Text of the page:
The blog says that the lower number of Oracle Java SE fixes reflect the results of Oracle’s strategy for addressing security bugs affecting Java clients and improving security development practices in the Java development organization.

While that might be true, the ton of patches in the rest of the software suggests that while Java is being closely watched, other bits are not.

In the case of the Oracle Sun Systems Products Suite, CVE-2013-4784 has a CVSS rating of 10.0 and affects XCP Firmware versions prior to XCP 2232. Overall, there are 29 security fixes for the suite.

The update also includes eight new security fixes for Oracle Database Server, none of which are remotely exploitable without authentication. Oracle MySQL has nine security fixes.

There are also: 10 fixes for Oracle Enterprise Manager Grid Control; 10 for Oracle E-Business Suite; six for the Oracle Supply Chain Products Suite; seven security fixes for Oracle PeopleSoft products; 17 for Oracle Siebel CRM; one for Oracle JD Edwards Products; two for Oracle iLearning; two for Oracle Communications Applications; one for Oracle Retail Applications; one for Oracle Health Sciences Applications and 11 new security fixes for Oracle Virtualisation.

UK open to security abuse

ciscologoA report from networking giant Cisco revealed that only 41 percent of UK companies have good security processes in place.
That places it well below India at 54 percent, and below the US at 44 percent and Germany at 43 percent.
But the situation is worse in Asia.  Only 36 percent of Chinese enterprises have adequate security while Japan has only 24 percent.
Cisco’s annual security review reveals that hackers are moving from compromising servers and operating systems to target individual users’ browsers and emails.
Some of the favoured techniques are Snowshoe spam, which generates many spam emails from a large range of IP addresses to avoid detection.
Attackers are also taking advantage of the relatively weak security of JavaScript and Flash by attacking both at the same time.
According to the survey, less than 50 percent of firms patch and configure systems to ensure security.
The survey canvassed executives at 1,700 companies and it appears there is a gap in perception with 75 percent thinking their security tools are very effective, while the reality is quite different.

 

Skeleton Key exposes password flaws

skeletonsSecureWorks, the security arm of Dell, has found malware which it has dubbed “Skeleton Key” which shows up weaknesses in the password system.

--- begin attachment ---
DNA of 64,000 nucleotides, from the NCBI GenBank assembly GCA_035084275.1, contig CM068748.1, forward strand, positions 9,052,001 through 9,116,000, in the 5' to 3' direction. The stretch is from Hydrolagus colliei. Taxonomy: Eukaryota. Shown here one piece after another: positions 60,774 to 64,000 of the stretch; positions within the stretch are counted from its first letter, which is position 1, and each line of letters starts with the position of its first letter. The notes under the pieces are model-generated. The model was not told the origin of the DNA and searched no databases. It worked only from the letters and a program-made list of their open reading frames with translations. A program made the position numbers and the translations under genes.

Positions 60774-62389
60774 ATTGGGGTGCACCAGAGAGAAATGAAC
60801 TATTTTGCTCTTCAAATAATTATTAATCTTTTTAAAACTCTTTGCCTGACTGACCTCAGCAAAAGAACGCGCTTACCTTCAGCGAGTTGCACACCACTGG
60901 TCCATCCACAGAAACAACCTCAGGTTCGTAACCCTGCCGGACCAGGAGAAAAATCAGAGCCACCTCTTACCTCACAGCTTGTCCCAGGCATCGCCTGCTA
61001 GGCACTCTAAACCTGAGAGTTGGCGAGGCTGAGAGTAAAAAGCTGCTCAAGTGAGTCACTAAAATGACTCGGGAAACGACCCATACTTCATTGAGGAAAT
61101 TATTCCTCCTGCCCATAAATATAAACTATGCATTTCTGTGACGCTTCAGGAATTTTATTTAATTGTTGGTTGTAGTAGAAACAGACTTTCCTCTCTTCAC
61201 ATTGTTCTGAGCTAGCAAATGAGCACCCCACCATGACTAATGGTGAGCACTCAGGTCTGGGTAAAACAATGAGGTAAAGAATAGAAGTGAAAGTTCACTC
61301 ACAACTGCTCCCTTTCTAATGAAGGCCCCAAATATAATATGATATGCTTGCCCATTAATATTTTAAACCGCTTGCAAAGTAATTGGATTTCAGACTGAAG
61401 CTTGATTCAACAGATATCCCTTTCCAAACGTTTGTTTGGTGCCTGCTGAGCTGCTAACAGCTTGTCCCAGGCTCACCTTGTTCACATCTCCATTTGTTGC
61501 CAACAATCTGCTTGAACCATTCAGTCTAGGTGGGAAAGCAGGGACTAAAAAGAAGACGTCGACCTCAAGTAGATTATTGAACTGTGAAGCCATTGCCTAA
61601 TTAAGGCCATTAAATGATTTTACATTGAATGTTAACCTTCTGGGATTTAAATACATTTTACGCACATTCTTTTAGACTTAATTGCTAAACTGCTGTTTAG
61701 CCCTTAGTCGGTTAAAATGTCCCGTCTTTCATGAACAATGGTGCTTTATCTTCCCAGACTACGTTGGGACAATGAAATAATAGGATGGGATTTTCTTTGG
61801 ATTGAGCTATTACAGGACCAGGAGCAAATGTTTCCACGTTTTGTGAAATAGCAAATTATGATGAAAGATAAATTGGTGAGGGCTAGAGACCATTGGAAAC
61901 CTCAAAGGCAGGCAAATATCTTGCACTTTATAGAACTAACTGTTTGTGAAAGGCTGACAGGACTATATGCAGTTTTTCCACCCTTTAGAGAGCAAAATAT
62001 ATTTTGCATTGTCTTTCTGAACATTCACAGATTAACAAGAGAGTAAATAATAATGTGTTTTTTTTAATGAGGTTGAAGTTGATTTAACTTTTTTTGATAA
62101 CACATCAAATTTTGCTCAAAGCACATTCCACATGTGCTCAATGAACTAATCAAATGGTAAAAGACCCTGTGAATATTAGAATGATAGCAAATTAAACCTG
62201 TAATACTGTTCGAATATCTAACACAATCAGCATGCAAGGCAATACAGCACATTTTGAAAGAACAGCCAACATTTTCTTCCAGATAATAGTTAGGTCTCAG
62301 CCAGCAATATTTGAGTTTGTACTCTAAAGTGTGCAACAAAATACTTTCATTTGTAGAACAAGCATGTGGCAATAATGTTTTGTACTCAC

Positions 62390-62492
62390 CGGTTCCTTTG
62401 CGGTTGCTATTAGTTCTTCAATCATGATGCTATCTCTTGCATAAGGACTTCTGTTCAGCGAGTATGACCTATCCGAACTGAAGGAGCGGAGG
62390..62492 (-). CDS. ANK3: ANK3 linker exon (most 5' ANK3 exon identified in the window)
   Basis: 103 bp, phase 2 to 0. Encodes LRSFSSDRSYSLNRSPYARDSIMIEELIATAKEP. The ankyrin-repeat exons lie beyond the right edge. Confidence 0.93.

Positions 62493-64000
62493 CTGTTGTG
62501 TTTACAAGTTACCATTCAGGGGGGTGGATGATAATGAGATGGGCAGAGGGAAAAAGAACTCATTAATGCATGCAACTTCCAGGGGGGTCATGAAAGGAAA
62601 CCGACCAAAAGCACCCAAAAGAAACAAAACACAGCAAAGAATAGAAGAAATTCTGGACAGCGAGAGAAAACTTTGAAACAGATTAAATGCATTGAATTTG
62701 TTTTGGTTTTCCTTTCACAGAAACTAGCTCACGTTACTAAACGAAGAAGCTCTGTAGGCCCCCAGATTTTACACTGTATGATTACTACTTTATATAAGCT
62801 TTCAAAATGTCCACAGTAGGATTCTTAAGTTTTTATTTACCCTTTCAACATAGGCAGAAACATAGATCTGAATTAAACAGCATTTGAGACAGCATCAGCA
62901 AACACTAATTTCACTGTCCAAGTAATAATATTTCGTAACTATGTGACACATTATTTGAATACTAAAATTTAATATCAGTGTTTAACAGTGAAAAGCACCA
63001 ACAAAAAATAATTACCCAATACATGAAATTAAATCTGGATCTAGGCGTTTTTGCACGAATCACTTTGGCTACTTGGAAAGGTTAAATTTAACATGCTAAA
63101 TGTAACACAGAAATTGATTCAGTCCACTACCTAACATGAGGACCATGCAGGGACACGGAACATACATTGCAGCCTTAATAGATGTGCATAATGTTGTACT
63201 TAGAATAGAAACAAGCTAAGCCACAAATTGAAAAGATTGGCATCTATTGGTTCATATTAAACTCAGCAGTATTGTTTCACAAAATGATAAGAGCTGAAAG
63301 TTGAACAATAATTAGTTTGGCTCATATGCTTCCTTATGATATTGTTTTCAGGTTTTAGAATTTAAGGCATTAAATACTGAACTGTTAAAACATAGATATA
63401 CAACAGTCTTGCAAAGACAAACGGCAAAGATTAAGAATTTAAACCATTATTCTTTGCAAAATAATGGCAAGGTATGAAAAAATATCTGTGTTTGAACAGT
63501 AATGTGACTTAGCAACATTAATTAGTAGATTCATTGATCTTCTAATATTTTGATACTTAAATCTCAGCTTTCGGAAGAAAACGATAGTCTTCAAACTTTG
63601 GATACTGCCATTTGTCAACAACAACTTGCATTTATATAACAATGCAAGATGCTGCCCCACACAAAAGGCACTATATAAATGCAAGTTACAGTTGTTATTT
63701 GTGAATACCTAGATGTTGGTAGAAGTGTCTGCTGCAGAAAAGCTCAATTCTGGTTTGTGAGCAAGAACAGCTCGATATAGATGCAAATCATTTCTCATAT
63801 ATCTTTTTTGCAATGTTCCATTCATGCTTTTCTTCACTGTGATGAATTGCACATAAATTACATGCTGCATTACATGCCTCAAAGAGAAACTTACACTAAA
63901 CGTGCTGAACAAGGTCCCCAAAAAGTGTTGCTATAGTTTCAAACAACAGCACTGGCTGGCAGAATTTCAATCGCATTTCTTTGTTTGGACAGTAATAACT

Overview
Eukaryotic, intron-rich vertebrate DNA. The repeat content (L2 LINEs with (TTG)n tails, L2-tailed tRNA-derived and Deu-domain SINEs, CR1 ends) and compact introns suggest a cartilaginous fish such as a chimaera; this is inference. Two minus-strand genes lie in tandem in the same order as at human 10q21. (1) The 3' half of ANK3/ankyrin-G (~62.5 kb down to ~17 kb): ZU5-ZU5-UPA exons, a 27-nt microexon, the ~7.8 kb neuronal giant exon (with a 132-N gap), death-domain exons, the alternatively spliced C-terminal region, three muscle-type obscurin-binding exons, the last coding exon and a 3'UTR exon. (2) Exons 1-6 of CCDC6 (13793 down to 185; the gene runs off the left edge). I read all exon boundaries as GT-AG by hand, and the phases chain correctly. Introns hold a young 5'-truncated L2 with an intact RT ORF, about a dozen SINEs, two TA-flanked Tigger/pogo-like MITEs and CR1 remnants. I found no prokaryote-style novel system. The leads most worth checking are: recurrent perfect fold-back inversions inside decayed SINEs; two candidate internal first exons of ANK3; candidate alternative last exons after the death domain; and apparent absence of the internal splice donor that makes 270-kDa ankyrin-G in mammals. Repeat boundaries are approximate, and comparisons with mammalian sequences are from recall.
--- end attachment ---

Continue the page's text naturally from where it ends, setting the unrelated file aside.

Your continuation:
The attack consists of installing rogue software within Active Directory, and the malware then allows attackers to login as any user on the domain without the need for further authentication.

It has weaknesses as an attack vector — installation requires administrator access or a flaw on the server that grants such access.

But Skeleton Key has some interesting coding which could point to something even nastier in the future. It does not actually install itself on the filesystem. Instead, it’s an in-memory patch of Active Directory which makes detection even more difficult.

Access is not logged and the malware is completely silent and, as a result, extremely undetectable. Identifying the malware using traditional network monitoring also does not work due to the fact that Skeleton Key does not generate any network traffic.

In its current form, the malware does not survive a system reboot, which means that it has to be a continuous hack, but such things are possible, particularly if you have a disgruntled sysadmin.
Companies can also make the malware useless by having a two-factor authentication to connect to servers, VPN, email and the like. So in otherwords leaning on passwords is pretty much suicide.

Google chucks rocks in glass house

obj058aIt seems that there is a large amount of pot calling kettle black when it comes to security.

Last month, Google angered Microsoft by releasing the details of a security vulnerability ahead of Microsoft’s Patch Tuesday. Microsoft said that the patch was set to be released two days after Google went live with the details and that they refused to wait an extra 48 hours so that the patch would have been released along with the details of the exploit.

That would all be fine but Google does not have the same standards for itself. An exploit has been uncovered in Android 4.3 (Jelly Bean) – which covers roughly 60 per cent of Android’s install base, according to the Android Developer dashboard – and Google is saying that they will not patch the flaw.

The flaw, which exists in WebView impacts nearly 1 billion users, when using Google’s own numbers as a base along with Gartner figures.

To make matters worse Jelly Bean was first announced in June of 2012, which means that Google is dropping support for its mobile OS less than three years after it was released.

Google is clearly stating that legacy support for the OS is not on their agenda even while phones are still being flogged with Jelly Bean under the bonnet.

The question is why if Google is being such a bastard about its own operating system is it so keen to throw Microsoft under the bus?